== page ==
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Time Out for Women heads Down Under

Published: Wednesday, Aug. 17 2011 5:00 a.m. MDT

Virginia H. Pearce, left, Hilary Weeks, Laurel Christensen, Brad Wilcox and Sheri Dew at Time Out for Women in Sydney, Australia, on July 23. The event in Sydney, Australia, and one the following weekend in Auckland, New Zealand, were the first two events outside of the U.S. and Canada.

Provided by Time Out for Women

Pioneer Day in Utah was celebrated with parades, fireworks, and a marathon among other festivities.

That same weekend, thousands of miles away, more than 2,000 women gathered in Sydney, Australia, for the first Time Out for Women event on that continent.

"It was amazing," said Laurel Christensen, the Time Out for Women general manager, of the events. "They were excited."

This year's "Choose to Become" tour stopped in both Sydney on July 23 and Auckland, New Zealand, on July 30 — the first two Time Out for Women events outside the U.S. and Canada.

Time Out for Women is a Deseret Book-sponsored event designed to uplift and rejuvenate women with messages from authors, musicians and other presenters. The women also participate in a service project that benefits women locally.

The tour will head to 11 cities this fall from Anchorage, Alaska, on Sept. 9-10, to Richmond, Va., and Rochester, N.Y., on Oct. 21-22, to Salt Lake City on Nov. 18-19. Concurrent Time Out for Girls events, targeted at girls 12-18, will be in four cities this fall.

Christensen, Sheri L. Dew, president and CEO of Deseret Book, authors Virginia H. Pearce, who also served in the Young Women general presidency and Brad Wilcox, who is an associate professor at BYU, and musician Hilary Weeks presented at the two events Down Under.

Dew, who attends only a handful of events a year, was grateful to attend these first international events as Deseret Book evaluates taking Time Out for Women to other locations outside the United States and Canada.

"It was more about them being together than them being with us," said Christensen, whose presentation centered around her journey of recently running a half-marathon. "They were clearly having an experience that was more than just us."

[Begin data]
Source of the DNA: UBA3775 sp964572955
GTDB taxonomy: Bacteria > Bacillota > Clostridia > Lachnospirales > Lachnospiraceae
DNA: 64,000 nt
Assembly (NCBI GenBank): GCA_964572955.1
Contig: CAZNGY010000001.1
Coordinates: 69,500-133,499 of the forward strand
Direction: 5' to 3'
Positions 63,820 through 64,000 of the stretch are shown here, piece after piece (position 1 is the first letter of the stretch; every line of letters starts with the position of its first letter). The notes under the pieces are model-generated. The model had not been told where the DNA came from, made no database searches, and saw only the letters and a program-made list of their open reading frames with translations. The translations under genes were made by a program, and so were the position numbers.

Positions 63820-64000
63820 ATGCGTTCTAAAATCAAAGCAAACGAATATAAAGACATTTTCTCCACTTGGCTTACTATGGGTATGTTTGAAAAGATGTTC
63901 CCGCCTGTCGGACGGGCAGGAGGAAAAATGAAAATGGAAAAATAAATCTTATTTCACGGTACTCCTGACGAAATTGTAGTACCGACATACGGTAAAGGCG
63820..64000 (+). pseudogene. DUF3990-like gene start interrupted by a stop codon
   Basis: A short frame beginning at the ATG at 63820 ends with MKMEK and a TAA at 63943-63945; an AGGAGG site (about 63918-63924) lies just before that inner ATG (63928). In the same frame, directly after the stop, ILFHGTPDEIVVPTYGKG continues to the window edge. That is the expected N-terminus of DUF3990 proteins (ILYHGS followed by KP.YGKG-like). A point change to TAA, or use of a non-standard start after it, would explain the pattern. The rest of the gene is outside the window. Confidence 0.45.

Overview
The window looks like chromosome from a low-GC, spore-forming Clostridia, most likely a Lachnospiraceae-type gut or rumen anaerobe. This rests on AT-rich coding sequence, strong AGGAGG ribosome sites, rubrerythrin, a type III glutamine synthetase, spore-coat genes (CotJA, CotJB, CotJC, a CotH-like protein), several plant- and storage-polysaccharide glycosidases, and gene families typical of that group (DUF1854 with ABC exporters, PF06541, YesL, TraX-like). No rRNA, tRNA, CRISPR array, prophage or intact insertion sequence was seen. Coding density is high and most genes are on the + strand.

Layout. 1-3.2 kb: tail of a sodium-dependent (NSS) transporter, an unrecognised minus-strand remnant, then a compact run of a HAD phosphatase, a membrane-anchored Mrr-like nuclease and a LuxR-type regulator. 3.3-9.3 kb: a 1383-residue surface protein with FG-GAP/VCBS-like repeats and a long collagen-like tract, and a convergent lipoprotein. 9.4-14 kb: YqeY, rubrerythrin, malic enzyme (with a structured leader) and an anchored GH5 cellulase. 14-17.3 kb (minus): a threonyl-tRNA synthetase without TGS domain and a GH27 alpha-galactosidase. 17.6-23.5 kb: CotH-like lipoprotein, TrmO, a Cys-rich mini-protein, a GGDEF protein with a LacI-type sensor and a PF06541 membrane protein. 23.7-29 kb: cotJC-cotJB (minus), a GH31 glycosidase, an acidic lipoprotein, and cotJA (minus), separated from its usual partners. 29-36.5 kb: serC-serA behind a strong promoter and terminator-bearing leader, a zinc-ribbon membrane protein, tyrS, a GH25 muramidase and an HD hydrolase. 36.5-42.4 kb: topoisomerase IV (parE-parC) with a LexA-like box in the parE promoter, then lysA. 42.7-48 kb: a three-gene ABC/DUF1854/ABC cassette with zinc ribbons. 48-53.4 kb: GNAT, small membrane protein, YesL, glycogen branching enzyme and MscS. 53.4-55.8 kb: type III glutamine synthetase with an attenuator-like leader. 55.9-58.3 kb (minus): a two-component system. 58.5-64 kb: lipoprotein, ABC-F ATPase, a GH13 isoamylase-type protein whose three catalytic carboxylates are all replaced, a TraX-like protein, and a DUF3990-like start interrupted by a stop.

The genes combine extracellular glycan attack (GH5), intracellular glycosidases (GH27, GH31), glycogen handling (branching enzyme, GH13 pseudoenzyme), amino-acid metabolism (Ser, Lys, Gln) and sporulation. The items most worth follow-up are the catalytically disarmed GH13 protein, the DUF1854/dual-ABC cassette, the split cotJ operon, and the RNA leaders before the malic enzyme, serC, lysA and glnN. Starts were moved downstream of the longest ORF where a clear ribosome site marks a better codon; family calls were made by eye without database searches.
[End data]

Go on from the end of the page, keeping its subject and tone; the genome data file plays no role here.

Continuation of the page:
Wilcox said that it seemed like being part of "a big family reunion" for the women who attended.

"They knew each other and there were tight connections," said Wilcox, whose presentation centered on grace and using it to change weaknesses into strengths. Many of the women stayed after the event to mingle and talk with each other, which isn't something they typically see in the United States and Canada events, added Wilcox.

"The beauty of this kind of program is that it allows them to gain strength from each other and the faith that can sustain them," said Wilcox, who has been to those areas previously, including for one of the first Especially for Youth programs there. "There is a powerful message that you're not alone and you're not the only one trying to live this way."

There wasn't much time to sightsee for the presenters. The week between the two events, they were invited to speak at firesides in several cities in both Australia and New Zealand.

Wilcox was invited to speak to hundreds of young men and young women in five different cities and he shared an analogy about bungee jumping. When jumping, "the one who is really free is the one who is willing to jump with a harness and not the one who doesn't."

One of cities Pearce was invited to go to was Christchurch, New Zealand, where earthquakes and aftershocks have devastated much of the area.

"They are remarkable in terms of family and tenacity," Pearce said of the women there. "That was an experience I would never forget."

During the Time Out for Women events, Pearce presented the different women who have a mothering influence in our lives, including those who nurture, correct, teach and set an example.

"I was thrilled," Pearce said of the invitation to go to the two Time Out for Women events. "It is always excited to participate in something that is a first."

In both areas, the presenters noted how the women were appreciative and did what they could to serve the presenters.

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